The sophisticated Bronze Age Dong Son culture emerged around the 3rd century BC. From the 1st to the 6th centuries AD, the south of what is now Vietnam was part of the Indianised kingdom of Funan, which produced fine art and architecture. The Hindu kingdom of Champa appeared around present-day Danang in the late 2nd century and had spread south to what is now Nha Trang by the 8th century. The kingdom existed in part through conducting raids in the region. The Chinese conquered the Red River Delta in the 2nd century and their 1000-year rule, marked by tenacious Vietnamese resistance and repeated rebellions, ended in AD 938 when Ngo Quyen vanquished the Chinese armies at the Bach Dang River.
During the next few centuries, Vietnam repulsed repeated invasions by China, and expanded its borders southwards from the Red River Delta, populating much of the Mekong Delta. In 1858, French and Spanish-led forces stormed Danang after several missionaries had been killed. A year later, Saigon was seized. By 1867, France had conquered all of southern Vietnam, which became the French colony of Cochinchina.
Communist guerillas under the leadership of Ho Chi Minh resisted French domination during and after WWII. Ho Chi Minh's declaration of Vietnamese independence in 1945 sparked violent confrontations with the French, culminating in the French military defeat at Dien Bien Phu in 1954.
The Geneva Accords of 1954 temporarily divided Vietnam into two zones (the Communist north and the anti-Communist, US-supported south). Political and ideological opposition quickly turned to armed struggle, prompting the USA and other countries to commit combat troops in 1965. The Paris Peace Agreements, signed in 1973, provided an immediate cease-fire and signalled the withdrawal of US troops. Saigon eventually capitulated to the Communist forces on 30 April 1975.
Going straight from the fat into the frying pan, Vietnam had barely drawn breath from its war with America when it found itself at loggerheads with Khmer Rouge forces along the Cambodian borders. A protracted round of fighting eventually saw China enter the fray in support of Cambodia and the killings continued until the UN brokered a deal, with Vietnamese forces being pulled out of Cambodia in 1989. Although the Khmer Rouge continued to snipe from the borders, it was the first time since WWII that Vietnam was not officially at war with any other nation. The end of the Cold War and the collapse of the USSR in 1991 caused Vietnam and Western nations to seek rapprochement.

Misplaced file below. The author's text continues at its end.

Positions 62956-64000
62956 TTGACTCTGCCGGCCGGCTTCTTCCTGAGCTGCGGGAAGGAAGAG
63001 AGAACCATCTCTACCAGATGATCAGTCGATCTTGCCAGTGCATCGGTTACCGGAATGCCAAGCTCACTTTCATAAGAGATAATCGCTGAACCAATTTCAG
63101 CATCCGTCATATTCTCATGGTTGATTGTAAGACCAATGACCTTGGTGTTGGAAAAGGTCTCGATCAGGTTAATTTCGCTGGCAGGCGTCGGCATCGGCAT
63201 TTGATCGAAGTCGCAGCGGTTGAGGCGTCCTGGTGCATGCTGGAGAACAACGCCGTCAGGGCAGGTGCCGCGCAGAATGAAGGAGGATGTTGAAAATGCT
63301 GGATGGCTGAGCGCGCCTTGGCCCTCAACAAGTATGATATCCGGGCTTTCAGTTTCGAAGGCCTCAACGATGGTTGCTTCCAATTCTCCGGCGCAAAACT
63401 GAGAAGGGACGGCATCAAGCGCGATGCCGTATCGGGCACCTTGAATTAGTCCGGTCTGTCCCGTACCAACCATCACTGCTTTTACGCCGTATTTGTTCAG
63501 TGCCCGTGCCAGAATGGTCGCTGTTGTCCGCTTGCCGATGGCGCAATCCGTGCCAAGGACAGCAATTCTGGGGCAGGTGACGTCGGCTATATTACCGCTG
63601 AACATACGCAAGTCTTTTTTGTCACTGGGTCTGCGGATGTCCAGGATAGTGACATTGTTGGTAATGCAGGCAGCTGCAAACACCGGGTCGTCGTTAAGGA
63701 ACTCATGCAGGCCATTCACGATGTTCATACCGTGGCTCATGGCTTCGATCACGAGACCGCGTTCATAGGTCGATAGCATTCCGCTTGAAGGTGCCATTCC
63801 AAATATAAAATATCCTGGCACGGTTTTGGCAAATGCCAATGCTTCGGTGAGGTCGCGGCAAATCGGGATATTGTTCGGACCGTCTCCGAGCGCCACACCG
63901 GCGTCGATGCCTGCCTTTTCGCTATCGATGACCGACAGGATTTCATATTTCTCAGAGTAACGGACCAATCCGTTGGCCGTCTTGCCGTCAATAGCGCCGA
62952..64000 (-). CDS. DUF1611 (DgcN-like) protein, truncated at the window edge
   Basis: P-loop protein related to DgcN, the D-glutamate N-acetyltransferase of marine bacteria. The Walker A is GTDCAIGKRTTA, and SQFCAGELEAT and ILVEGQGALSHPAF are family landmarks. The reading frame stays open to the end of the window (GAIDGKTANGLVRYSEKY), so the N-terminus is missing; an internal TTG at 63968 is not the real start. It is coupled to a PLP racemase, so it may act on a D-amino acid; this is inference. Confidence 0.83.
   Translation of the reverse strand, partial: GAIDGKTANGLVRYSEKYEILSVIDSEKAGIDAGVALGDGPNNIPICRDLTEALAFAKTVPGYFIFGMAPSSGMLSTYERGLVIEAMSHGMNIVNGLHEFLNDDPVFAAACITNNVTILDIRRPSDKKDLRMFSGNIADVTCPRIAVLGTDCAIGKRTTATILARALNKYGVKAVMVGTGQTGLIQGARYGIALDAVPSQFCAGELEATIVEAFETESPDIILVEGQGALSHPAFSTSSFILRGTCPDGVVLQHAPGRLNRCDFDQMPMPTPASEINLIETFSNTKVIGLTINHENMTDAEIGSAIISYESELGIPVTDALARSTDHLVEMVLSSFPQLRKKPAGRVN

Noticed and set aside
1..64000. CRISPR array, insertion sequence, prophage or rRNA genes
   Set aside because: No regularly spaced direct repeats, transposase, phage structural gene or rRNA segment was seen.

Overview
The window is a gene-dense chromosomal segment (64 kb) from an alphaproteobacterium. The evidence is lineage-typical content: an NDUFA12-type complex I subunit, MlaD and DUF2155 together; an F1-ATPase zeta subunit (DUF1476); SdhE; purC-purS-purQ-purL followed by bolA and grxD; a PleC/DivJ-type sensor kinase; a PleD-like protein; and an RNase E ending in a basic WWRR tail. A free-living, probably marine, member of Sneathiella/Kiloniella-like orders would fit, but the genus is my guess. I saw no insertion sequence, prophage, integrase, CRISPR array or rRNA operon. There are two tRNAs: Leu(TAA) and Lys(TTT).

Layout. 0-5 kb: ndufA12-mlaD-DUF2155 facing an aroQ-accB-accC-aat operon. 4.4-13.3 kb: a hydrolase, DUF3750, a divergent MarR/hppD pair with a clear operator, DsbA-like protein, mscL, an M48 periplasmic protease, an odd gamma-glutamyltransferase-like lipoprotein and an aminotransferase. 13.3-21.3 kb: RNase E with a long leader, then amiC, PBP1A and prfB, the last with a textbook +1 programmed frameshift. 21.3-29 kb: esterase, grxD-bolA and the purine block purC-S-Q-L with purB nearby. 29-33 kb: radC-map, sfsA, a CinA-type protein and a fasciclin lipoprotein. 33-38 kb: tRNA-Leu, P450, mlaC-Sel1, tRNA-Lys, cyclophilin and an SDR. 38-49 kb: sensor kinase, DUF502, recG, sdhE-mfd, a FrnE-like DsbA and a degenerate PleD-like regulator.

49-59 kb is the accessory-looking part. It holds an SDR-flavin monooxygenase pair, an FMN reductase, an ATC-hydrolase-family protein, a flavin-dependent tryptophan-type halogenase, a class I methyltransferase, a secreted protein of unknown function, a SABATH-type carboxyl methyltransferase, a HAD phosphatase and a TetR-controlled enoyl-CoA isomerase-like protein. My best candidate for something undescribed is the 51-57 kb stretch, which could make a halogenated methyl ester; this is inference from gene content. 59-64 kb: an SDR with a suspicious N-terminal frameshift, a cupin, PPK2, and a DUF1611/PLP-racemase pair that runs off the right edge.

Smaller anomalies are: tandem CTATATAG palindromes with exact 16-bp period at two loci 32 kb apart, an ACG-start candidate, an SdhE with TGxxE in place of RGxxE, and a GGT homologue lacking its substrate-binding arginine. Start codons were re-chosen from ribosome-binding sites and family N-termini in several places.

In July 1995 even the intransigent USA re-established diplomatic relations with Hanoi, although Hanoi initially refused to sign trade agreements with the US in 1999 (this was finalised the following year). The US, on their part, talked about normalising relations but over 25 years later there's still a lot of soul-searching, hand-wringing and post mortems going on, accompanied by a slather of angst-ridden films and a handful of unplugged guitar tunes. John McCain, on a visit to Hanoi, talked about 'the wrong guys winning the war'. Vietnam went through something of a postwar economic boom, before suffering the economic setbacks that plagued the entire region when the foreign investment bubble burst in the late 1990s. It has recently recovered part of this ground with some pundits predicting it will be the next Asian 'tiger' economy.
In 2006 Vietnam was welcomed into the World Trade Organization (WTO).
Relations have also improved with the historic enemy China. Vietnam is still overshadowed by its northern neighbour and China still secretly thinks of Vietnam as a renegade province. But Vietnam’s economic boom has caught Beijing’s attention and it sees northern Vietnam as the fastest route from Yunnan and Sichuan to the South China Sea. Cooperation towards the future is more important than the conflict of the past.
Vietnam is an active member of Asean, an organisation originally established as a bulwark against communism, and this is all adding up to a rosy economic picture. Vietnam’s economy is growing at more than 8% a year and tourists just can’t get enough of the place. The future is bright, but ultimate success depends on how well the Vietnamese can follow the Chinese road to development: economic liberalisation without political liberalisation. With only two million paid-up members of the Communist Party and 80 million Vietnamese, it is a road they must tread carefully.
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